#152 Fiscal Cliff on 10.11.13 at 12:37 pm

#100 Fortune500

As Keynes rightly states, “Markets can remain irrational longer than you can remain solvent” So Garth has been wrong about when, it doesn’t mean he is WRONG.

——

Absolutely right!
Inevitably, bubbles end. RE pricing gains can’t continually outpace income gains.. period! It is astounding how many ‘house hornies’ fail to understand that there is a limit on how much mortgage debt they can service, even at 0% interest.

As far as Garth’s assertion ‘the US debt crisis is over’, that may be true, for now. The notion that sovereign debt is inherently different than private debt is false. Sovereign debt differs only that it can be carried seemingly indefinitely to perpetuity with no consequences. If that was the case, why did the Ben Bernanke not taper QE and instead possibly be increasing QE? http://www.cnbc.com/id/101104392
The reality is that in due time, the standard of living enjoyed by a society corresponds to their productive output. Coherently, their overall sovereign and private debt is indicative to the degree that they’ve mortgaged their standard of living.

#153 Edward on 10.11.13 at 12:39 pm

I don’t care much that you were wrong in underestimating the fools. I’ve been underestimating stupidity my whole life as well.

So “wrong” there, but very “right” on Monday when you said, “Bring it on.” I decrypted that to mean “buy” and I’m now my portfolio is sitting a few K higher 5 days later. Thanks again!

#154 Smoking Man on 10.11.13 at 12:48 pm

#63 RichHill – RichVale Girl on 10.10.13 at 10:50 pm#24 Smoking ManGarth your not wrong, it’s going to happen, you just suck at timing it.That’s why I’m around……

Dear SM, When do you think it’s going to happen
…..

When I will it, lol,

we need a rapid escalating prices, right now the re price curve is on a steady plane, it needs to turn up like an old guy on viagara. 3 steady months of that, time to bail.

Or rates need to go up substantial, that’s not happening..

I will let you know 2 months before the peak. Or 5 seconds after I sell

#155 Blacksheep on 10.11.13 at 1:01 pm

Garth,

You, (and I) underestimated the Cattle’s willingness to not only bend over, but actually ask for more (debt burden), in an effort to fill the systemically engineered, emotional hole.

Until the herd, for whatever reason, ‘sees’ the fences and applies some critical thinking to their lives, life on the farm will carry on……Place your bets accordingly.

#156 Beach Girl on 10.11.13 at 1:11 pm

Really pissed off. I have one disabled child. I talked to a lawyer from Ottawa who specializes in The Henson Trusts. Just a phone conversation. He send me a lot of info. I never signed up, no signatures. Talking a run at me. He is Kenneth C. Pope LL.B TEP.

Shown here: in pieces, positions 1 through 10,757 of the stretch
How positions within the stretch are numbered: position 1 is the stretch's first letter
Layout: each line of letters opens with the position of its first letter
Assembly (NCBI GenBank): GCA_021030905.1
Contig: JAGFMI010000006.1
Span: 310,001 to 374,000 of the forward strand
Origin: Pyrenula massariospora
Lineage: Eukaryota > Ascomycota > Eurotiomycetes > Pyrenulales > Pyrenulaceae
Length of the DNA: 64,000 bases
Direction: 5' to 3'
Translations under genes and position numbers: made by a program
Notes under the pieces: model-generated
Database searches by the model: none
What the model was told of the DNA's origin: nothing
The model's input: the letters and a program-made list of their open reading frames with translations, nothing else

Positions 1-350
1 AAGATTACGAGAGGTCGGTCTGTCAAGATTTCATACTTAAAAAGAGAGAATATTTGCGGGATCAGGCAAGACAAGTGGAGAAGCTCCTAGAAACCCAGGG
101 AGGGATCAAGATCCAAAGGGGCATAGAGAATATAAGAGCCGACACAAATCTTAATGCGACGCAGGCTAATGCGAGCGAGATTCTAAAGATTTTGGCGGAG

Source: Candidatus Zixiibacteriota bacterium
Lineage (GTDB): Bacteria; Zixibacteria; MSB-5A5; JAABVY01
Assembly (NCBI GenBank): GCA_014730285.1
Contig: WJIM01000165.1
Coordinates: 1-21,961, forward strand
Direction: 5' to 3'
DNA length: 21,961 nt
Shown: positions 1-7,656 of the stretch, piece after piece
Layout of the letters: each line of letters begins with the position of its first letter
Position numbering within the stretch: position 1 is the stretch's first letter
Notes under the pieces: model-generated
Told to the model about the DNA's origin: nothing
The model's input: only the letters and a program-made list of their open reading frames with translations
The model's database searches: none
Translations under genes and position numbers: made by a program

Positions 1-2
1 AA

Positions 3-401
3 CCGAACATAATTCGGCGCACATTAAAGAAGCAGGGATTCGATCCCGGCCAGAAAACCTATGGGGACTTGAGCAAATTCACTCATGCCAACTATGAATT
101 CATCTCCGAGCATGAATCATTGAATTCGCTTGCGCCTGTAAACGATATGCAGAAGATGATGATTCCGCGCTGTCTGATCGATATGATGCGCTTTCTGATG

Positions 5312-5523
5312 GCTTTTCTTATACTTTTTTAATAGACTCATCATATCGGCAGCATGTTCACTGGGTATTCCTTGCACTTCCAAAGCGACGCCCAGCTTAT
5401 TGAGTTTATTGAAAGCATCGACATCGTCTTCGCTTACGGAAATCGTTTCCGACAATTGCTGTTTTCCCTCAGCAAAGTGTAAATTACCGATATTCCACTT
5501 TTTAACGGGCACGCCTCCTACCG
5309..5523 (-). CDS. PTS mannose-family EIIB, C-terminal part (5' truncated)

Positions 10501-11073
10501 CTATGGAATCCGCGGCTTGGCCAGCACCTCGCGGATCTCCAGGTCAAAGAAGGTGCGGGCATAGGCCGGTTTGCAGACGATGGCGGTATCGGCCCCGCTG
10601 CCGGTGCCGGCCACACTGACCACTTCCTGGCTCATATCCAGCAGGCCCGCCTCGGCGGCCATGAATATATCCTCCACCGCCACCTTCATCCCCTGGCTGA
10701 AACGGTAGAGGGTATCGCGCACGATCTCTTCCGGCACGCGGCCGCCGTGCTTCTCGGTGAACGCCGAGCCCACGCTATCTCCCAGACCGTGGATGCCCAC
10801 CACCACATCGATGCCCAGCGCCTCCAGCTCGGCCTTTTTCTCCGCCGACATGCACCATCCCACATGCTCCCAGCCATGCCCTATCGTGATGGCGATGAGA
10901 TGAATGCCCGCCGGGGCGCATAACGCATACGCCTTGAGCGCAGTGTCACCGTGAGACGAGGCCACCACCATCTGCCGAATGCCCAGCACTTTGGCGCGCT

Apparently the bastard wants 565.00 dollars. Try phoning that office. Just voice mail. Scammers, fraud artists.

Born at night, not last night.

What to do? Call my MPP. I have a perfect credit rating. Please any help. Getting angry. And this man was going to try helping my son get my RRSP’s as equivalent to a spouse. Imagine how he was planning to rape us.

My sons attended school with Mr F’s boys. Triplets, one with an infirmity. This is life.

Fighting a lawyer is rough. My mother told me never marry one. They will decimate you. I am royally pissed off.

#157 Bottoms_Up on 10.11.13 at 1:13 pm

#122 JSS on 10.11.13 at 9:57 am
—————————————-
Garth has recently mentioned a few times that these types of stocks are oversold.

#158 NotAGreaterFool on 10.11.13 at 1:16 pm

If smoking man agrees with you, you must be wrong.

#159 Bob on 10.11.13 at 1:20 pm

Nanaimo BC – the next target of HAM and yellow helicopters! So says the article:

http://www.nanaimobulletin.com/news/227084891.html

So, these are new tourists that would be coming over to Nanaimo just to visit a new hotel? They wouldn’t be tourists that would otherwise be already coming over and staying at other hotels in the area? I really doubt if it would increase tourism by much. New hotels are usually built because of need. There not like magical baseball fields – build them and they will come. Boy, someone is selling City council a bunch of crap.

And as expected, the local realtors are jumping on the building of one hotel as the salvation of an anemic real estate market and it’s now going to be the next target of HAM. Buy now or forever be priced out!